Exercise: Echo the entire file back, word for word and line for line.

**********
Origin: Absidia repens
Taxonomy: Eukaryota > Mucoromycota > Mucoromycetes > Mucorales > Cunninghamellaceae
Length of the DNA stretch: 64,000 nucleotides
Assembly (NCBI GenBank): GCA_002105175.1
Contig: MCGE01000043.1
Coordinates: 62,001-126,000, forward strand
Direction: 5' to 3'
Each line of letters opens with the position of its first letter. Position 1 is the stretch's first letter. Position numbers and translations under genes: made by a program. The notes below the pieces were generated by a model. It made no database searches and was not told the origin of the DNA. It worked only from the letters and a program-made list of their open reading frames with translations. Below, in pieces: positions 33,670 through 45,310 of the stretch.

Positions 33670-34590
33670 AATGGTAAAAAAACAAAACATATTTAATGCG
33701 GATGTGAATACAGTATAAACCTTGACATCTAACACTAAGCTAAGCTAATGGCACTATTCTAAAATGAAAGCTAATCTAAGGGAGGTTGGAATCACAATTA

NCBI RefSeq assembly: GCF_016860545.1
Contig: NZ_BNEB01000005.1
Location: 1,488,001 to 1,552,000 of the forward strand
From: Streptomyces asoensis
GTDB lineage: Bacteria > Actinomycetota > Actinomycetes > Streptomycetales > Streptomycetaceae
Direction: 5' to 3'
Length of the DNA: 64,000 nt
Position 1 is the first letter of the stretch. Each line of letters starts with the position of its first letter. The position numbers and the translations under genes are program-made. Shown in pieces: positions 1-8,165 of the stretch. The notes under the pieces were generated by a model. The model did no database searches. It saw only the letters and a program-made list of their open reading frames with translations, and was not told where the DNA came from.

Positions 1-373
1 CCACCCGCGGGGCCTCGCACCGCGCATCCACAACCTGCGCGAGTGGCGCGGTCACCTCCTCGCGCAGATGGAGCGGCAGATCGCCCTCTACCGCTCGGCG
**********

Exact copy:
Origin: Absidia repens
Taxonomy: Eukaryota > Mucoromycota > Mucoromycetes > Mucorales > Cunninghamellaceae
Length of the DNA stretch: 64,000 nucleotides
Assembly (NCBI GenBank): GCA_002105175.1
Contig: MCGE01000043.1
Coordinates: 62,001-126,000, forward strand
Direction: 5' to 3'
Each line of letters opens with the position of its first letter. Position 1 is the stretch's first letter. Position numbers and translations under genes: made by a program. The notes below the pieces were generated by a model. It made no database searches and was not told the origin of the DNA. It worked only from the letters and a program-made list of their open reading frames with translations. Below, in pieces: positions 33,670 through 45,310 of the stretch.

Positions 33670-34590
33670 AATGGTAAAAAAACAAAACATATTTAATGCG
33701 GATGTGAATACAGTATAAACCTTGACATCTAACACTAAGCTAAGCTAATGGCACTATTCTAAAATGAAAGCTAATCTAAGGGAGGTTGGAATCACAATTA

NCBI RefSeq assembly: GCF_016860545.1
Contig: NZ_BNEB01000005.1
Location: 1,488,001 to 1,552,000 of the forward strand
From: Streptomyces asoensis
GTDB lineage: Bacteria > Actinomycetota > Actinomycetes > Streptomycetales > Streptomycetaceae
Direction: 5' to 3'
Length of the DNA: 64,000 nt
Position 1 is the first letter of the stretch. Each line of letters starts with the position of its first letter. The position numbers and the translations under genes are program-made. Shown in pieces: positions 1-8,165 of the stretch. The notes under the pieces were generated by a model. The model did no database searches. It saw only the letters and a program-made list of their open reading frames with translations, and was not told where the DNA came from.

Positions 1-373
1 CCACCCGCGGGGCCTCGCACCGCGCATCCACAACCTGCGCGAGTGGCGCGGTCACCTCCTCGCGCAGATGGAGCGGCAGATCGCCCTCTACCGCTCGGCG